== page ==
Chinese authorities recently said they're using an advanced encryption attack to de-anonymize users of AirDrop in an effort to crack down on citizens who use the Apple file-sharing feature to mass-distribute content that's illegal in that country.
According to a 2022 report from The New York Times, activists have used AirDrop to distribute scathing critiques of the Chinese Communist Party to nearby iPhone users in subway trains and stations and other public venues. A document one protester sent in October of that year called General Secretary Xi Jinping a “despotic traitor.” A few months later, with the release of iOS 16.1.1, the AirDrop users in China found that the "everyone" configuration, the setting that makes files available to all other users nearby, automatically reset to the more contacts-only setting. Apple has yet to acknowledge the move. Critics continue to see it as a concession Apple CEO Tim Cook made to Chinese authorities.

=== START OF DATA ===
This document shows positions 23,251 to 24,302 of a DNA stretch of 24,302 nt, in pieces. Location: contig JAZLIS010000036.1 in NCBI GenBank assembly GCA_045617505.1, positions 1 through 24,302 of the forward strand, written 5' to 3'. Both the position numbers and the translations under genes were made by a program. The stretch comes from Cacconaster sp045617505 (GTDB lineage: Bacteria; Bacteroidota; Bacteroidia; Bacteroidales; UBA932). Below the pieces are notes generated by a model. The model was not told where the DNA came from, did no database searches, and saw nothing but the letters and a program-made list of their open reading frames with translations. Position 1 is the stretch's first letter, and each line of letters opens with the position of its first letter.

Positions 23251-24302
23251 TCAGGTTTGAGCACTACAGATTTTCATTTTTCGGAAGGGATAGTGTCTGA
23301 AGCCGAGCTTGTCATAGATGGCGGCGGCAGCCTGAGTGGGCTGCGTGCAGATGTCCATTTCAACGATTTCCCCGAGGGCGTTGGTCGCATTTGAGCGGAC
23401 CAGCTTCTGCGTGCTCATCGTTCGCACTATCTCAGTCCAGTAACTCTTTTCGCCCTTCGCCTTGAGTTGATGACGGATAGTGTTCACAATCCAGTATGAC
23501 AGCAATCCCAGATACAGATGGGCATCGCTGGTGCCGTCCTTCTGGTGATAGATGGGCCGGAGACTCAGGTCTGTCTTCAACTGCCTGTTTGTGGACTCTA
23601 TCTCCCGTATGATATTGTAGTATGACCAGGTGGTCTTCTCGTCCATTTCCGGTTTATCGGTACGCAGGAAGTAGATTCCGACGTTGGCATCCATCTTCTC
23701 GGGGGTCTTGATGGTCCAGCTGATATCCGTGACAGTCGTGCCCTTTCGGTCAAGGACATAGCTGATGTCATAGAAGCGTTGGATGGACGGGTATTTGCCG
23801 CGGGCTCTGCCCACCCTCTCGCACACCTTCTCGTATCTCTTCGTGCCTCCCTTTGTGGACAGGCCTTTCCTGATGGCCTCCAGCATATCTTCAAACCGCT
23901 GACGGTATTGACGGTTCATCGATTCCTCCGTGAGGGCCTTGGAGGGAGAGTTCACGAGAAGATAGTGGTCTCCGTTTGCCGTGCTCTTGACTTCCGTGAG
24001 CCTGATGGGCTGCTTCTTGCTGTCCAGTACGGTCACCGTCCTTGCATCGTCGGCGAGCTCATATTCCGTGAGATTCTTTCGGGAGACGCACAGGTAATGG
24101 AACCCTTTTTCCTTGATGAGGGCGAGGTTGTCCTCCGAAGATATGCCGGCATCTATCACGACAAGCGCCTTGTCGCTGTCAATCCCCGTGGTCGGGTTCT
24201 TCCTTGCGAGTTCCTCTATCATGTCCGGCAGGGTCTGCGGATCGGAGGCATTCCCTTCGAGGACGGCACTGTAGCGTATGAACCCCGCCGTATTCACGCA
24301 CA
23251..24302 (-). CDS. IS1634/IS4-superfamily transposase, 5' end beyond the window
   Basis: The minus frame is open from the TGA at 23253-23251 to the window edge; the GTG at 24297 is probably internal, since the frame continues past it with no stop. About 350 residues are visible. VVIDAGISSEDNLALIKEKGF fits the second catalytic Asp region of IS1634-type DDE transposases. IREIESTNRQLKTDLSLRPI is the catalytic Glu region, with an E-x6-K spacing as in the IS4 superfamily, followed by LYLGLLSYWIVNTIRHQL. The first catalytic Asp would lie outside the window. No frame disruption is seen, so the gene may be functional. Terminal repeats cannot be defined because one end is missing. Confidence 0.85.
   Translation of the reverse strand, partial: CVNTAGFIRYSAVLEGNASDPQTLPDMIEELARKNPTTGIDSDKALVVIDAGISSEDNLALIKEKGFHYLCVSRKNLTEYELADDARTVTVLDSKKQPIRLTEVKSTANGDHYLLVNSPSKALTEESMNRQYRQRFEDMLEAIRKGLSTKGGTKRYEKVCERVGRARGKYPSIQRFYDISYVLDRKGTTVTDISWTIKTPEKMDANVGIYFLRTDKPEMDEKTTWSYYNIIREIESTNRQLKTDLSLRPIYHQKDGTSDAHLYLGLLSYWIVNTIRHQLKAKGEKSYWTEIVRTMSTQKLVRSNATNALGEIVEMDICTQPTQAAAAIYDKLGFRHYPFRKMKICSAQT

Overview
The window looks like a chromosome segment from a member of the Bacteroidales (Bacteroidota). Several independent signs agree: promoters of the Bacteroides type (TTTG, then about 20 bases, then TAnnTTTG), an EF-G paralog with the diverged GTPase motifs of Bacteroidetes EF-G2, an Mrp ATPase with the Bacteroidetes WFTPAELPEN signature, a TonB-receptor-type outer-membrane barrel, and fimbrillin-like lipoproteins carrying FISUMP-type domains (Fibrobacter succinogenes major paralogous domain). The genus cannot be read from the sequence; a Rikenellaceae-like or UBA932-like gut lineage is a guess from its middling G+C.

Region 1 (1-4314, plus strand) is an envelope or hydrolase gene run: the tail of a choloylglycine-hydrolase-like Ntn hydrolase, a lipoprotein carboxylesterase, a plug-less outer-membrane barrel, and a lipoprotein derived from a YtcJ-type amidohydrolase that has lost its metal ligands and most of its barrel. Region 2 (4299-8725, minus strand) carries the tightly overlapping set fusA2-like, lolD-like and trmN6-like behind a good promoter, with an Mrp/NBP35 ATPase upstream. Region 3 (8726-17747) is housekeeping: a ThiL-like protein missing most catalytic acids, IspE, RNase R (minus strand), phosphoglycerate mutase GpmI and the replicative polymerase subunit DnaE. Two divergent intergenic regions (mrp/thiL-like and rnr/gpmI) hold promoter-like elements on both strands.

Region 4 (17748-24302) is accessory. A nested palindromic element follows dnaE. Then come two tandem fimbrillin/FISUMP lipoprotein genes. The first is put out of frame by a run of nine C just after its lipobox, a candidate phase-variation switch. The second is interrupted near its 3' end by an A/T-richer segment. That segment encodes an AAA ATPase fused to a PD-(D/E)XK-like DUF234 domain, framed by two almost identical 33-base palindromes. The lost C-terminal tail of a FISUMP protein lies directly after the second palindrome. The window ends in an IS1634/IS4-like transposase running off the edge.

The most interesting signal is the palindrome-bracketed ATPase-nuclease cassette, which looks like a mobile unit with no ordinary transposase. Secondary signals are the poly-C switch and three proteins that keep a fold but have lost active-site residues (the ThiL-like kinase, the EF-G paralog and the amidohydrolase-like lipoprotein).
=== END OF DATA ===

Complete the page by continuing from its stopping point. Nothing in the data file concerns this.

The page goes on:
The rainbow connection
On Monday, eight months after the half-measure was put in place, officials with the local government in Beijing said some people have continued mass-sending illegal content. As a result, the officials said, they were now using an advanced technique publicly disclosed in 2021 to fight back.